At times, it is crucial for a leader to remain quiescent and depute authority to others. However, when defeat is evident, it is then that a leader must be willing to take control of the situation at hand and bring everything to repose. Please notice that Jesus did not blame, belittle, or rebuke. He simply took charge.
This wasn’t the only time in which Jesus got the disciples out of a predicament. In Mark 9, Jesus was on the mountain with Peter, James and John. These three faithful followers of Christ saw Him, Elijah and Moses talking. When the conversation concluded, Elijah and Moses disappeared and the disciples marveled. Peter carefully conceived to build three temples in honor of the wonderful event that had just transpired. Jesus hastily reminded Peter of the assemblage that remained at the bottom of the mountain. As Jesus and the three came down the mountain, they saw the scribes probing Christ’s followers as to why they couldn’t cast out devils. The ministry had been delegated, but there still remained a few lessons to be taught.
A veritable leader will delegate responsibility to those he leads. Although difficult at times to do, the remuneration is most rewarding. Soon after the above incident, Jesus died. He was buried, resurrected, and then ascended. The entire purpose of Christ’s life was given to the disciples.
Of course the disciples had their problems. No doubt they made many mistakes. Unquestionably they encountered numerous obstacles and at times were afraid. Every leader must grasp the insight that people most often are capable of doing the job, and will accomplish the task if they are given ample room for growth.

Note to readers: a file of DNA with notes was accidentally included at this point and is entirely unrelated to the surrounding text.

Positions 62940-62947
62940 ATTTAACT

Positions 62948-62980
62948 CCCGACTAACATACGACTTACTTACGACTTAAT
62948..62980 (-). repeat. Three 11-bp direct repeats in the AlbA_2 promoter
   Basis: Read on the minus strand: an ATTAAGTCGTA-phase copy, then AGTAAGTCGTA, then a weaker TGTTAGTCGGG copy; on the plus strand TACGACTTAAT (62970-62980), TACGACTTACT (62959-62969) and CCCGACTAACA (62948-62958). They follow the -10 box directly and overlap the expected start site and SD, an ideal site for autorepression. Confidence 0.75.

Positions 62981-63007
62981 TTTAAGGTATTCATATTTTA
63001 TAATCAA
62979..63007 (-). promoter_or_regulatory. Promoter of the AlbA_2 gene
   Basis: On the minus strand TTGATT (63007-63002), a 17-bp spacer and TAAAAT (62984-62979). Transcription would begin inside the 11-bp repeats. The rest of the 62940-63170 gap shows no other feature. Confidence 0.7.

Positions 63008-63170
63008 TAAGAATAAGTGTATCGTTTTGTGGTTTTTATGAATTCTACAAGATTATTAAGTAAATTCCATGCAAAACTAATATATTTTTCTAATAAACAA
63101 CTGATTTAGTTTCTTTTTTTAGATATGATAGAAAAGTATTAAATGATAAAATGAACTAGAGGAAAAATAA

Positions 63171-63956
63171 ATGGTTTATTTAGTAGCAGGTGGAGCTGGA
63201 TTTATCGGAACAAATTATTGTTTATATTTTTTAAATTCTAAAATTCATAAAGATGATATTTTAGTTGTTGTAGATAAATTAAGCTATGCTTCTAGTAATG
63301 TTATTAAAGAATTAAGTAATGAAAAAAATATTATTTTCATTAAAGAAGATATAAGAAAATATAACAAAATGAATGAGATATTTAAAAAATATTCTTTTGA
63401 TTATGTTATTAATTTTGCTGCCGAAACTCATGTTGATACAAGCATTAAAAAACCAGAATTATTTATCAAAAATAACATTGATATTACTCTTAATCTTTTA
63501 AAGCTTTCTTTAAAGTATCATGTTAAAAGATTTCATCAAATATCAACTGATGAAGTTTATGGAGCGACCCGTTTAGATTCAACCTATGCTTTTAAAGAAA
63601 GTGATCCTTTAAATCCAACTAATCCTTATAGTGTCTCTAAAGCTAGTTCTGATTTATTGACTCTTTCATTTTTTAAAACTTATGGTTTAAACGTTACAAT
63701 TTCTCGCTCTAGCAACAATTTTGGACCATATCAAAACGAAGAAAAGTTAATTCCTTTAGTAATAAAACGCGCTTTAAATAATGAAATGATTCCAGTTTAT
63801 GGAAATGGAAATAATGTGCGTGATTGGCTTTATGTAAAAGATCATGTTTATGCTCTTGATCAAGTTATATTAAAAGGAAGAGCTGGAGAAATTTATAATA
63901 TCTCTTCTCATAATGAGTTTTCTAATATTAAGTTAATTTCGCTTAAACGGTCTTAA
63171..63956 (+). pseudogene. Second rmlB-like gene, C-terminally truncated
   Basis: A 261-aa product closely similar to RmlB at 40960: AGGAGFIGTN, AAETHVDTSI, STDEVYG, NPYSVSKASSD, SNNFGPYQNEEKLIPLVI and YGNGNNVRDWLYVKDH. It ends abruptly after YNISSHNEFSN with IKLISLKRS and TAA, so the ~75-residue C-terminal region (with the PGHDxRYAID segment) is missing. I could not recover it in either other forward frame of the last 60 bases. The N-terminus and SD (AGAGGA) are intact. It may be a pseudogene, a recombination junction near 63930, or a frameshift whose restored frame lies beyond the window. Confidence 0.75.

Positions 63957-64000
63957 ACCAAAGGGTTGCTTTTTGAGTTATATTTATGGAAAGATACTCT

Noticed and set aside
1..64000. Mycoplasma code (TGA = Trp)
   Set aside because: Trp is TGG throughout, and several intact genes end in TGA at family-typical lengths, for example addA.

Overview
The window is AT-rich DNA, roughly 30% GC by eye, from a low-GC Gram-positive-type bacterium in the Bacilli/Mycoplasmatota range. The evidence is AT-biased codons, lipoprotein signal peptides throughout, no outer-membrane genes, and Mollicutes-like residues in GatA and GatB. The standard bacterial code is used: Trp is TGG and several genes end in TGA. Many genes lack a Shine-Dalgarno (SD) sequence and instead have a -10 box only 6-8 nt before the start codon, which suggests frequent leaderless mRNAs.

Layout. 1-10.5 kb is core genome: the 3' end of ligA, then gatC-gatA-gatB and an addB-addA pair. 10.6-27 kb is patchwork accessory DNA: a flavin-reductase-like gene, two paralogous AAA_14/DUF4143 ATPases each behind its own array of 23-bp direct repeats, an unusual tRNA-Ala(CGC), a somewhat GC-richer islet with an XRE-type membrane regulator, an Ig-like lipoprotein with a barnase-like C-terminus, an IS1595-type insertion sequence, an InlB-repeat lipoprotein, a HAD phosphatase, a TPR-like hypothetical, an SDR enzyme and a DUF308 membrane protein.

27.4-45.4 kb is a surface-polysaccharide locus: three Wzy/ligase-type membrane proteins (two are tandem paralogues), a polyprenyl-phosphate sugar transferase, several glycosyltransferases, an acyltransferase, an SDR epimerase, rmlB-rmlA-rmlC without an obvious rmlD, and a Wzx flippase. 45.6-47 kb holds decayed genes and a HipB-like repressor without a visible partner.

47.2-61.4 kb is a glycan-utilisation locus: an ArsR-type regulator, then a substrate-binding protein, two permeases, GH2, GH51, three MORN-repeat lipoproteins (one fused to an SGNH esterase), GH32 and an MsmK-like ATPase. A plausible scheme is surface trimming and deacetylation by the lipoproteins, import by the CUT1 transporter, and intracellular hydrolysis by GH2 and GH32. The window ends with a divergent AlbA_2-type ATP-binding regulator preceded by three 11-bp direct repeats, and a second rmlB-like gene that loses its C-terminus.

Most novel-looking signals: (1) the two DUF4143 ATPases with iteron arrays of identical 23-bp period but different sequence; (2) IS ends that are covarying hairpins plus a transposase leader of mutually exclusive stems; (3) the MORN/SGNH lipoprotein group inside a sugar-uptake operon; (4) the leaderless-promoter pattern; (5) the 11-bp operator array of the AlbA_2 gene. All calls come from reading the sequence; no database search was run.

The Best Executive Is The One Who Has Sense Enough To Pick Good Men To Do What He Wants Done, And Self-Restraint Enough To Keep From Meddling With Them While They Do It. (Theodore Roosevelt)
When I first began my pastorate, I invited a fellow minister and good friend, Jack Cunningham, to preach in our service. I admit, I knew very little about leading a church in the pastoral role. In a few short days he gave me many sound nuggets of advice. I still rely on that insight today.
One of those areas of counsel pertained to delegation.
A plan of delegation
- Allow those you are leading to see your example.
- Have your followers join you in the task.
- Let go and allow your followers more responsibility while you observe.
- Allow the mentored ones to do the job on their own.
- Make sure those you are leading know you will be there should they need reinforcement.
Delegation is the key to building a strong organization of any kind. A “one-man-band” can only play so many songs before he tires out. Through the process of delegation, many people join in and take part. As a result, the music is better, more resplendent, and the song will last longer.
The above article, “Delegation,” was written by Jonathan R. Perry. The article was excerpted from chapter six in Perry’s book, Is There a Leader in the Ship?.
The material is copyrighted and should not be reprinted under any other name or author. However, this material may be freely used for personal study or research purposes.